Troubled families figure ‘delight’ misses the real picture

The headline figure of 'troubled families' tells us little about the situation in local areas.

Jack Lofthouse is a researcher at IPPR

Eric Pickles yesterday announced that he was delighted at the progress of the government’s flagship social policy Troubled Families programme. At its halfway point, he noted, the scheme “is already helping half of our target of 120,000 troubled families”.

What’s more, the programme has already ‘turned around’ the lives of 22,000 such families across Britain.

The programme, which built upon the successes of the previous government’s Family Intervention Projects, aims to transform the lives of Britain’s most disadvantaged families, provides funding for local authorities – which they must match with money of their own – to improve the lives of some of Britain’s most ‘troubled’ families.

It is up to local areas to decide the type of services and interventions they develop and deliver under the programme, but they will only receive the full amount of government cash if they are able to demonstrate their success.

The problem is that the headline figures tell us very little about the situation in local areas.

Firstly, the much-touted 120,000 figure, through which funding is allocated to local areas, was calculated using entirely different criteria than the ones used by the current programme.

More fundamentally, the key problem is that the criteria for assessing whether or not a family can be said to have been ‘turned around’ are simplistic at best. Local authorities are paid on a per-family basis according to whether they achieve either a reduction in anti-social behaviour and truancy or entry into continuous employment.

Taken on their own, these metrics do nothing to reflect the complex nature of disadvantage: can we really say that a family with a history of violence and neglect, for example, has been ‘turned around’ if one parent has been in work for six months?

When the government makes a big noise about the success of its flagship programme in terms of such spurious metrics, it would be easy to write it off as a failure.

But look beyond the headline statistics and there is some suggestion that many local authorities are using the programme to redesign disjointed local systems that do little to address people’s complex needs, or to engage with them in a meaningful and personal way.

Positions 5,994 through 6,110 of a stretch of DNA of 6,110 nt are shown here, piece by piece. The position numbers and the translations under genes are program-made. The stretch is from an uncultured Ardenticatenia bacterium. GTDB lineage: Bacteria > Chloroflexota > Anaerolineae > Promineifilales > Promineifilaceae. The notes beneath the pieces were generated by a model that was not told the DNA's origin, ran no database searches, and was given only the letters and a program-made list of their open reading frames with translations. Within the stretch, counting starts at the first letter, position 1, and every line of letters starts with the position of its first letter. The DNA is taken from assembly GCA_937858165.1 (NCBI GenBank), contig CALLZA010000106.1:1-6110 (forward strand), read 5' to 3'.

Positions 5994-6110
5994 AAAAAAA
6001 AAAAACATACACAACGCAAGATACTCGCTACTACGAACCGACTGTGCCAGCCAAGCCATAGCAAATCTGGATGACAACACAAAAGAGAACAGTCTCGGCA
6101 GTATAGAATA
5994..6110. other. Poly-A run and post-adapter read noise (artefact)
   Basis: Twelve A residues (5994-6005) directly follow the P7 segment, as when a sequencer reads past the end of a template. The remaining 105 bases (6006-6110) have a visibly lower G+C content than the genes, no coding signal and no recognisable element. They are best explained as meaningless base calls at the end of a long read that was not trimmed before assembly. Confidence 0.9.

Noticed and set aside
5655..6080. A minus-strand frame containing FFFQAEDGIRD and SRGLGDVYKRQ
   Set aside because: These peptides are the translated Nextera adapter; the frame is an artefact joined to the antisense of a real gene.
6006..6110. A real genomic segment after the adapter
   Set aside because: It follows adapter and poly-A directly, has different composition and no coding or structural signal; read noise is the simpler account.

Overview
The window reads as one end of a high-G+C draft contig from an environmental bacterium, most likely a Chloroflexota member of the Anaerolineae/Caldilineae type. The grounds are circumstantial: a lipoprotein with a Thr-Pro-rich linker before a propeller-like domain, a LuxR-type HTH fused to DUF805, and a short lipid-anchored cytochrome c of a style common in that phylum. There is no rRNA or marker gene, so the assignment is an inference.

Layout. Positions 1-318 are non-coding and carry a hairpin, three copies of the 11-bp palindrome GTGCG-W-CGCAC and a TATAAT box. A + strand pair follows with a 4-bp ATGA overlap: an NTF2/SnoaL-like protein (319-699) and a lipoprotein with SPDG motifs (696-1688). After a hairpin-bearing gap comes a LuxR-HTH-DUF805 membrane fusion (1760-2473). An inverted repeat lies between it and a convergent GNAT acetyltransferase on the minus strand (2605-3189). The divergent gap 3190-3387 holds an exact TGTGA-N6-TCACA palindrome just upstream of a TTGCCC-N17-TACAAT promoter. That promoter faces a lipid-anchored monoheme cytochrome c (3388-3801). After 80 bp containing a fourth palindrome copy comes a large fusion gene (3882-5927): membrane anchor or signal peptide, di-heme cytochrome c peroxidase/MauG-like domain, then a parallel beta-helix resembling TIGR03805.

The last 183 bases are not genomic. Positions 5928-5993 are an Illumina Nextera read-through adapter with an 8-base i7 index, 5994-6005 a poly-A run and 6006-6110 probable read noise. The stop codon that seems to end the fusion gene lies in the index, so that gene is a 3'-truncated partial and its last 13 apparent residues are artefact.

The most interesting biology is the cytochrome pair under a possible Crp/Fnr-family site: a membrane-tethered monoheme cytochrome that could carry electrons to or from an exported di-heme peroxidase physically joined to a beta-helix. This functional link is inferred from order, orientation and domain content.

Councils like Manchester, who we spoke to as part of our Condition of Britain project, are using the Troubled Families cash to fast-forward their changes to engaging with disadvantage. They relish the additional resource and potential to innovate afforded through the programme, and have used it to further their project of coordinating local services around the needs of individuals and communities.

Indeed, there is a lot to commend in the programme. It is based upon a clear national priority, which kick-starts local coordination of services.

At the same time, there is a degree of flexibility offered, not only because councils can choose exactly how to achieve their targets, but also because they can set some of their own eligibility criteria,  allowing them to sharpen their focus on those who have greatest need and represent the greatest cost to the public purse.

Finally, the programme focuses on the important role of individual keyworkers. It is now time to explore the systems of accountability in the programme, and think about the role of the families themselves as the ultimate judges of their progress in the scheme. Recent research has also shown how there could also be much more work done to align the programme with the work of local community and third sector groups.

None of this is captured by headline figures on the number of families ‘turned around’. We will need to think more deeply about how best to evaluate what lasting change such programmes are driving – and to ensure that services work towards long term and sustainable outcomes for families who have been let down by the current disjointed approach.

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